Lost in the Woods
Can we know truth or not?
Is truth dependent on our feelings?
Imagine that a group of friends are lost in the middle of a vast wilderness. They know that heading north is the only way for them to survive. Although they have a compass, they decide to toss it into the woods, saying, “No need for that! North is whatever direction each of us wants it to be!” Everyone scatters in their own direction, and most end up hopelessly lost.
Does truth change from person to person?
Clearly, it wouldn’t make sense for hikers to act this way in real life. But isn’t this how our culture now expects us to act when issues of faith or morality are raised? When discussing God or what is morally right, we are told that there is no true answer; it all depends on our personal feelings or opinions. People will say things like, “What’s true for you is true for you, what’s true for me is true for me.” This way of approaching truth—that moral and religious truth changes from person to person—is called relativism.
We are lost without truth.
Relativism may seem sophisticated or “nice,” but it actually keeps us from pursuing truth together. If religious and moral truth changes from person to person, then we can have no common ground to explore together the most important questions of human life. Instead of searching together for truth, each of us is left to wander alone in the wilderness, guided only by our individual feelings and opinions.
Truth is “that which is.”
In our example, when a hiker points in a direction and declares, “North is that way!”, the statement either corresponds to reality or does not. Traveling in that direction will either bring one closer to the north pole, or it will not. When a statement corresponds to reality, we say that the statement is true. Truth is “that which is.” The location of the north pole doesn’t depend on our feelings and preferences; such realities are the same for everyone.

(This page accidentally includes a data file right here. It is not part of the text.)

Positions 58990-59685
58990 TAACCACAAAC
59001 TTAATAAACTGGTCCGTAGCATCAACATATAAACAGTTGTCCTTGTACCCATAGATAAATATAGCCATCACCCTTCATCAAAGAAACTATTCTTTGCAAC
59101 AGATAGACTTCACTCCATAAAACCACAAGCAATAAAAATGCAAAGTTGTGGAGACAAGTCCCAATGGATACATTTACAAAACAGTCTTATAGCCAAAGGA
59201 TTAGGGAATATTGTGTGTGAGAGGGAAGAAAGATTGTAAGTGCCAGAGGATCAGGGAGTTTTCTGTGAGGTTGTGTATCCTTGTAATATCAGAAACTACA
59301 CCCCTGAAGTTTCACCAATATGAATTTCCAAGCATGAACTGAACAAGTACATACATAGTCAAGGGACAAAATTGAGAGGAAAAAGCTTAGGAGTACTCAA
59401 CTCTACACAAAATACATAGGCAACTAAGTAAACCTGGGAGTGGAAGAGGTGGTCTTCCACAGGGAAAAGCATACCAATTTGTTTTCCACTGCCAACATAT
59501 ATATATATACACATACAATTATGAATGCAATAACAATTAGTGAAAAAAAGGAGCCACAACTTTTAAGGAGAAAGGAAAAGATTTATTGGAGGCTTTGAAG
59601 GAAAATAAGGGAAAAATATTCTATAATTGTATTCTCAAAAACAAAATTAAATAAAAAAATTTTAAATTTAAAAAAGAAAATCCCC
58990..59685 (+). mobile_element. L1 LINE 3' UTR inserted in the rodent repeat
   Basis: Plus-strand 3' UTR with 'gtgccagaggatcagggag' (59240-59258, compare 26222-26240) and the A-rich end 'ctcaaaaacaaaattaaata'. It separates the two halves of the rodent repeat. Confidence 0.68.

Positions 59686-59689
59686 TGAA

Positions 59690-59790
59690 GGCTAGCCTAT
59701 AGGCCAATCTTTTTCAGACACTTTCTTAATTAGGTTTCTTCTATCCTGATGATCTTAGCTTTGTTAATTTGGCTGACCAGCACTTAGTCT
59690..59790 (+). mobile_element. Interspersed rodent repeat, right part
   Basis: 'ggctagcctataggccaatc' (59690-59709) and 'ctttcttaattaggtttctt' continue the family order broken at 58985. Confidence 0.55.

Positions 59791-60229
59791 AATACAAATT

We can know truths about faith and morality, too.
In the same way, there are realities of faith and morality that do not depend on our feelings or opinions. If God exists, for example, he exists for everyone, whether people believe in him or not. If attacking innocent students at school is wrong, it is wrong for everyone. This is the traditional, common-sense way of approaching truth: religious and moral truth can be known, and such truths apply to people of all cultures and time periods.
Truth is ours to discover!
When we recognize that there is truth outside of ourselves, it is good news! It means that we can discover answers to the most important questions, such as the meaning of life and the existence of God. We can have meaningful discussions with others who disagree with us, seeking the truth together in an atmosphere of mutual respect. In this message series, we will be exploring these beautiful aspects of truth.